Sunday, March 16, 2008

This is... my creation!

.... and I'm so excited!

This post could also be called "This is... what I've been doing instead of all the other stuff I should be doing considering I fly out for my holidays in a couple of days"... but we won't worry about that will we? Thanks to Betty the Geek for this week's theme.

This was my second attempt using the silver clay. You can see my first attempt here. While I'm a complete beginner, I still thought you might be interested in how it all works and the mistakes I made along the way.

I found myself moving to different areas of the apartment for different stages. So this really was workspace number one.
What I have here is a packet of PMC3 and the PMC3 syringe. I've covered my cutting board in baking paper so that the clay doesn't stick. Under the baking paper is a mark out of the pieces I want to make and their sizes. On top of the baking paper, on either side of that markup is a few pieces of cardboard stacked to equal the height of what I want the clay pieces to be. In one bowl is water, the other olive oil. The olive oil is good to stop the clay from sticking to your hands and utensils. There's a straw to help shape the bead at the top and a film container to collect dry bits of clay. I put some of those bits into the lid with a bit of water and use a paintbrush to create slip, to help join pieces together. I have a dry and a wet hand towel. There's also a rolling pin, some kitchen towel and a knife.

The clay comes out like plasticine. It's really easy to use. I rolled it out and cut out the pieces in the sizes I'd marked out. I then let the clay sit to dry out a little. I left the olive oil coated straw in the bead to help it keep shape as it dried. When the clay was not longer so soft, I stamped a little butterfly into the back of the main piece using a normal rubber stamp.

Once the pieces were harder and could be moved around without changing shape, using the slip from the syringe, I joined the pieces together to create a box.

This is the back of the box.

And this is why I won't make a box shape again. It was so fragile. When I went to sand it pre-firing, bits broke off. Using the syringe, I repaired it, but was again too rough with it so once again, it came apart. I believe it would be much stronger after the firing, but I didn't want to take the risk. Instead, I reconstituted the clay (added water to it and stuck it in cling wrap overnight) and used it again.

This time I rolled a thicker piece of clay and used a baking paper covered rubber stamp to dent in the space I wanted. I rolled a little snake of clay and joined it at the top.

Once the clay is bone dry, it's ready to fire. There are a number of ways to fire the clay, but with the space considerations we have here in Japan, my husband bought me the "pot" kit. It's really cute. The heat comes from a solid fuel and once it's burnt out, as long as the piece isn't too big, it should be done. It all sits on a fire-resistant board. I love the little rosy-cheeked face the pot has when firing ;)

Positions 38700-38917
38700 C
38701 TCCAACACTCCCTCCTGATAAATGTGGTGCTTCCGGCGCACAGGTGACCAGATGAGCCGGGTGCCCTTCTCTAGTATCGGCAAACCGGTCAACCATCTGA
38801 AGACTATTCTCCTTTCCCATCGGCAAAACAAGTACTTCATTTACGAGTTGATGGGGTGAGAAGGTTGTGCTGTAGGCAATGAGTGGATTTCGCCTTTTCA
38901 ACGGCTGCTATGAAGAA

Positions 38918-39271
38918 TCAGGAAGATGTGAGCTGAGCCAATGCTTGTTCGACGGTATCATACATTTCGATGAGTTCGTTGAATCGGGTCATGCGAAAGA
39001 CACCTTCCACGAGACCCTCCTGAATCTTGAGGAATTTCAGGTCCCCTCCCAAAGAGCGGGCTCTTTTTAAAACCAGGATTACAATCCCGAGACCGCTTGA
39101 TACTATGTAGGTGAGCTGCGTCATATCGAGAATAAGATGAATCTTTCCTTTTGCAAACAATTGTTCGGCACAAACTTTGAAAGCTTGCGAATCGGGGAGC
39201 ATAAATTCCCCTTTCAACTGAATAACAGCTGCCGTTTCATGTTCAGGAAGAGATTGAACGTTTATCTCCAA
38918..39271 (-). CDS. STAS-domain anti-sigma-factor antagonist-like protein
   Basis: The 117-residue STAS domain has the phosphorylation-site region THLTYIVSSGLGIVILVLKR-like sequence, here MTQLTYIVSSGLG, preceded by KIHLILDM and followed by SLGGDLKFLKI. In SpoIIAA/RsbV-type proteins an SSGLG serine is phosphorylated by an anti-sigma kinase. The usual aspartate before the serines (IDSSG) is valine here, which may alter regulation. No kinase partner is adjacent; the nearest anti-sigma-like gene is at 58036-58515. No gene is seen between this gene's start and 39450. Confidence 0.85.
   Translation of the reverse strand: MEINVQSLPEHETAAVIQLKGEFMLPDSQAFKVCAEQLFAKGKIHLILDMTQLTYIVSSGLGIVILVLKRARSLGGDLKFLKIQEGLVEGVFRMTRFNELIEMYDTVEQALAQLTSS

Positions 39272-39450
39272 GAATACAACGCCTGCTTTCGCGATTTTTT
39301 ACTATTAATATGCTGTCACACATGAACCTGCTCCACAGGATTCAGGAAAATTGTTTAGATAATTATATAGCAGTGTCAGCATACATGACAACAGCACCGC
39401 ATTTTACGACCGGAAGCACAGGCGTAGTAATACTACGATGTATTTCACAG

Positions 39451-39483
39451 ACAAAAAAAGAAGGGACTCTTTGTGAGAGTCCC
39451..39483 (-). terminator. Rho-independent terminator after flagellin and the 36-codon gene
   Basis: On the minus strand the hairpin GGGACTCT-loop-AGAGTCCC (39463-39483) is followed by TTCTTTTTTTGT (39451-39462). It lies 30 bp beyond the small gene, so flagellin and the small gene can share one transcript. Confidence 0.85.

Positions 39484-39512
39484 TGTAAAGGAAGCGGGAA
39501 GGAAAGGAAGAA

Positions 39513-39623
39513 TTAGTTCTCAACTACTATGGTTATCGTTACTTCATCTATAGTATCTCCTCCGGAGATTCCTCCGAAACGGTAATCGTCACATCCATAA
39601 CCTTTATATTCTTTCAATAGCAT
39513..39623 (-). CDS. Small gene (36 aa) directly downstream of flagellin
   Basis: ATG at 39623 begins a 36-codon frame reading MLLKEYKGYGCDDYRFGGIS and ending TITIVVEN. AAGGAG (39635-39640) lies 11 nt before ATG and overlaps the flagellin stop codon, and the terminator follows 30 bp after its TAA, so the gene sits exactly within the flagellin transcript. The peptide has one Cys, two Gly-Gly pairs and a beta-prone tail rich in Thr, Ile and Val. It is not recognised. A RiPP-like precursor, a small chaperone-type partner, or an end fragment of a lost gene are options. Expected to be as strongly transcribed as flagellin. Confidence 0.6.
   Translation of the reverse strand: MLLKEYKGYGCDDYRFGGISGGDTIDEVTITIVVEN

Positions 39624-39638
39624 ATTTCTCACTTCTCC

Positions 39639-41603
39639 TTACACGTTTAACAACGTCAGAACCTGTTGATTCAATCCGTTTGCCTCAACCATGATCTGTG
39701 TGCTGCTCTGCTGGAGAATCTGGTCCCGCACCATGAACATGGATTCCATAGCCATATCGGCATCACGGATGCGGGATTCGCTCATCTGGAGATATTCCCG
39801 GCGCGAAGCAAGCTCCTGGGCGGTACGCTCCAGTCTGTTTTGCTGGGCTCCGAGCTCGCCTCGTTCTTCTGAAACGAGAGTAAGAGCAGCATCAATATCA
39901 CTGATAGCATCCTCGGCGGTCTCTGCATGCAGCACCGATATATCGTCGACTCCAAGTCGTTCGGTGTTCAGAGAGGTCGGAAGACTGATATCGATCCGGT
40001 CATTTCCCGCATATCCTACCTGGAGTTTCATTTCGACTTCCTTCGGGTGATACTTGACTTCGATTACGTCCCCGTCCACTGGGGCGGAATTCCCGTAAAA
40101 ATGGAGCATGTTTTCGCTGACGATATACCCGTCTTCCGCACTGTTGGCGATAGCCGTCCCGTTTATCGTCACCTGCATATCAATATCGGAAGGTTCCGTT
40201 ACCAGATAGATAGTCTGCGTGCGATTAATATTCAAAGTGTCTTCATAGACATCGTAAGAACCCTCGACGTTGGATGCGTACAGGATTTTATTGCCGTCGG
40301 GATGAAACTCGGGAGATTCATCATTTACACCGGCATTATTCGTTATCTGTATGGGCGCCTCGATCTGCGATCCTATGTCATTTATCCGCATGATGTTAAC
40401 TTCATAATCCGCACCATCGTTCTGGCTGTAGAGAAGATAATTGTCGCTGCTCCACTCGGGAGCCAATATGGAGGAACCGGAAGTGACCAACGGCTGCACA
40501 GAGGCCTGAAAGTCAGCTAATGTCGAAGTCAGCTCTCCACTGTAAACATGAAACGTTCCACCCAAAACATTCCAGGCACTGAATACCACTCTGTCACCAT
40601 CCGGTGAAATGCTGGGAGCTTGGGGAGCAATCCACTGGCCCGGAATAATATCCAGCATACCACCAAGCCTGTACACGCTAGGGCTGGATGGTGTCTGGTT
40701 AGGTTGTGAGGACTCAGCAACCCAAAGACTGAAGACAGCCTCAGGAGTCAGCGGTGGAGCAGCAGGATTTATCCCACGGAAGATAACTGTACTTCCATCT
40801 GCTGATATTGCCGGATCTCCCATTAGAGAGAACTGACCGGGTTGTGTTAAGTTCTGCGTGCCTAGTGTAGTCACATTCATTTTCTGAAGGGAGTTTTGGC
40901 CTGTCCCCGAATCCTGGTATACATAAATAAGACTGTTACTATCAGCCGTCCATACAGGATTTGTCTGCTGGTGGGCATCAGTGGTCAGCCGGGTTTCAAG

When it's fired and cool, the piece comes out looking very white. It's not a coating but actually the silver particles sitting straight up.
I had a few little explosions with my piece, I suspect there must have been a little moisture still in there (this is where my lack of patience comes in...). Luckily though, the three bumps were not in a critical place.
With a wire brush, you rub over the piece to bring out it's silver look. I also used some little files to sand off as much of those bumps as I could before I lost feeling in my hands. I also used them to file the top loop to make the shape a bit better. To get the piece to really shine, I then sanded it again, and again and again, each time working with a finer sandpaper, and then in the end with a silver polishing cloth.
The piece was then ready for the fabric. I backed the obi fabric with iron-on interfacing, cut it to shape and used a really good craft glue to adhere it. I had planned on using resin over the top (hence the original box design) but this piece wasn't deep enough for it.
I have to say, this is going to be a very addictive, but expensive hobby. I went to pick up some more silver clay the other day and boy, it's not cheap!
Before I go... here's a sneak peek at another work in progress....


Jenny said...

Gosh! I'm excited too! It was so great to see the process-very detailed-you are very patient and it turned out fantastically! Your other piece is intriguing also! You are so clever!

Anonymous said...

It's really beautiful, and I loved reading the process that you went through to make it. Congratulations on your creation!

Diane Gilleland said...

This is fascinating! I've always wondered how PMC works. Thank you so much for posting this excellent tutorial. Your pendant is beautiful!

Bec said...

Wow - that looks like a lot of work, but man, the end product is just so gorgeous!!! I can see how it could be addictive.

Amy Kerr-Menz said...

Ooh!! Yummy!! What a fabulous material. You must be so excited to have this new medium to work with. I can definitely see how it could be addictive!

Your pendant is gorgeous!! And the explanation and progress shots are fantastic. Thanks for sharing :)

Maureen Reynolds said...

Fascinating tutorial and a very good finished product.

I also think the travel folder is just gorgeous. I may even look at that tutorial!!

RheLynn said...

Wonderful tutorial! It was really interesting to see your little box slipped together before it was finished!

Unknown said...

Oooooh I sooo love your stuff, the necklace is great! Check out my blogs here and maybe win some fun stuff too!


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